Years ago, right before I graduated from college, my dad knew I was feeling pretty aimless. I had my heart set on non-profit work, and he had his heart set on a job that would pay me money. Because of his vast work experience in the banking world, his recommendations for networking and connections came primarily through those he had known at the bank. Some from the legal side, some on trading, anything but what sounded fun and familiar to me. Having still to this day never taken a business class, those jobs and connections felt completely out of my league.
But one thing my dad did do for me was coordinate a weekend trip to Charlotte for me to visit my cousin Sloan. At the time she was single, a few years older, had her own house and had been very successful career-wise. He thought that me spending some time with her and hearing about her day-to-day work experience would be a meaningful thing for a 21/22 year old to do. He also coordinated for me to spend some time with a cousin of his who was a lawyer, and another friend from the Charlotte banking world. All vibrant and successful women.
Those connections and meetings were fine. I don’t remember anything particularly poignant about any of them, other than me seeing all the lives and careers I didn’t want. Which I guess you could argue was equally important, but led me no closer to finding a job that I wanted. But on the last night of my trip, the three women took me out to a really hip and modern restaurant in Charlotte and spent some time getting to know me. They asked me what I really wanted to do. Where was my heart in all of this?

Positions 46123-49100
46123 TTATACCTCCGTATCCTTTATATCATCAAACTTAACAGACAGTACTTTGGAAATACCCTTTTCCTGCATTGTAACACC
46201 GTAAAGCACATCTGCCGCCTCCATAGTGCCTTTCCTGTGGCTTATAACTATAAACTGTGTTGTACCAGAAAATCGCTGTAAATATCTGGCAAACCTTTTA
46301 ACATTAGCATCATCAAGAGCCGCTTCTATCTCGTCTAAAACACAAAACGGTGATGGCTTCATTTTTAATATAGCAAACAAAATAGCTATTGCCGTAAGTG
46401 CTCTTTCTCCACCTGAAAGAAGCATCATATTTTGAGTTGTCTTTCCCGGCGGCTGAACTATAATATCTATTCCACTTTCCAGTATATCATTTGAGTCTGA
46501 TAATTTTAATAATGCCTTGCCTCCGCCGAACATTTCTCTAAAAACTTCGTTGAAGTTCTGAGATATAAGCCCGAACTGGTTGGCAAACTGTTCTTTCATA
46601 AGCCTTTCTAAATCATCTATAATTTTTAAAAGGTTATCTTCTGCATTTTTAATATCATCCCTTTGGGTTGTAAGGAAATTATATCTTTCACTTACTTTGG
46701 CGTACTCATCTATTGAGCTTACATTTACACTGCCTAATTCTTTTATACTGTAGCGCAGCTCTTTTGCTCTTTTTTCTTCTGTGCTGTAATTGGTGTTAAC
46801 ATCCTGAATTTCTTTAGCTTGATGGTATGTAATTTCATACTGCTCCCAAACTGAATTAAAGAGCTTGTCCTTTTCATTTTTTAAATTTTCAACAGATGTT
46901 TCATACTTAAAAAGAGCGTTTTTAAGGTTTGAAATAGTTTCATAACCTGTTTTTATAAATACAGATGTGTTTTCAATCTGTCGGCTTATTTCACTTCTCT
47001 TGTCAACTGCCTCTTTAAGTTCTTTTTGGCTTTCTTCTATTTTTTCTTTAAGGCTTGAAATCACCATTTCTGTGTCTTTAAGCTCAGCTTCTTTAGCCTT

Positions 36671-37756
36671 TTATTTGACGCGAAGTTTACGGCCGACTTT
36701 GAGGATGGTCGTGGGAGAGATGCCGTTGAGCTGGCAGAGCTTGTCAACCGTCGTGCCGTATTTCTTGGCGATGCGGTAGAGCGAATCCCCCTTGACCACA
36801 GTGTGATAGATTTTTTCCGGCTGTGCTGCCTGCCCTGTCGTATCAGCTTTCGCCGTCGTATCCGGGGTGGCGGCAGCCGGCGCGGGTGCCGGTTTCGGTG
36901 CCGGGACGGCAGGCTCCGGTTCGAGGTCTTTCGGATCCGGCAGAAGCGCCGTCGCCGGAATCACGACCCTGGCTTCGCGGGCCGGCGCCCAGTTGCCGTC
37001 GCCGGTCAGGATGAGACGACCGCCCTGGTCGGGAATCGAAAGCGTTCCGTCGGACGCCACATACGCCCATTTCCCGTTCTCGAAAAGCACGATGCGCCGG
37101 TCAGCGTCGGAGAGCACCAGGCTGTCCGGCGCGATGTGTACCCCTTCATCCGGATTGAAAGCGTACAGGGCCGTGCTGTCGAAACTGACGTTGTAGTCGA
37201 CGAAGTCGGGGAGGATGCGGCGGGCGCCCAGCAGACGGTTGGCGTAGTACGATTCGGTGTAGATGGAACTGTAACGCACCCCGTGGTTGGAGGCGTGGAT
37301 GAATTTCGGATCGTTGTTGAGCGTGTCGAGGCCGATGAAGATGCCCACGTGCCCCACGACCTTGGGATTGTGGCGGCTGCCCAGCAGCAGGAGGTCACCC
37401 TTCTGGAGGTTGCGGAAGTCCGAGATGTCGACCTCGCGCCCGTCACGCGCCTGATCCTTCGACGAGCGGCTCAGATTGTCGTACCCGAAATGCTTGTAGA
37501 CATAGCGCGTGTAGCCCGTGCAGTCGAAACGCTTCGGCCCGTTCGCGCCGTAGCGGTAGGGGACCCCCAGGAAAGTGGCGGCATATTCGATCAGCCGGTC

And all I could think about was doing work in Africa. I wanted to work at an orphanage or help build wells and just get my hands dirty with real life. I wanted to know what it was like to live without, to see poverty with my own eyes and have to reconcile that with how I lived. I wanted to help those less fortunate in some way. I wanted to give back and sow in and uplift. I don’t remember a conversation before that one where I started to connect who I am with what I would consider to be meaningful work. And I was young, my life experience narrow and unforgiving. But what this conversation led me to was
the next step.
I applied for a summer internship in Kenya after I graduated with 20 other college students. We worked in orphanages, schools, homes for disabled children, learned to slaughter a goat, hiked, fed giraffes, slept in a college dorm, learned how to cook a full Kenyan meal, ate meals in the homes of locals, and spent time teaching in the slums. Each day we set out to love the people in front of us. If that meant helping them cut spinach or playing with children or carrying cinder blocks or learning Kenyan dances, we were all in. Every day. And looking back, my dad’s meeting didn’t necessarily propel me forward into any particular career. But he did connect me with women who had hearts who took time to listen and encourage me in the things that were important to me. And for me, that was my right next step. To start connecting my heart with what I would spend time doing each day.
And although its been 10 years since that trip, that small investment my dad made in helping me learn my own way in this world has made me forever grateful.
And while I gave the non-profit world a shot, I now find myself thriving in a business role in corporate America. Go figure! But its still a role that impacts people and influences how they live and do their day-to-day jobs. My work with (RED) being the most significant in my career, to date. With the goal to see the first AIDS-free generation.
So in a sense, that trip to Charlotte was an investment in me. And one that led me to the right next step to get me to here.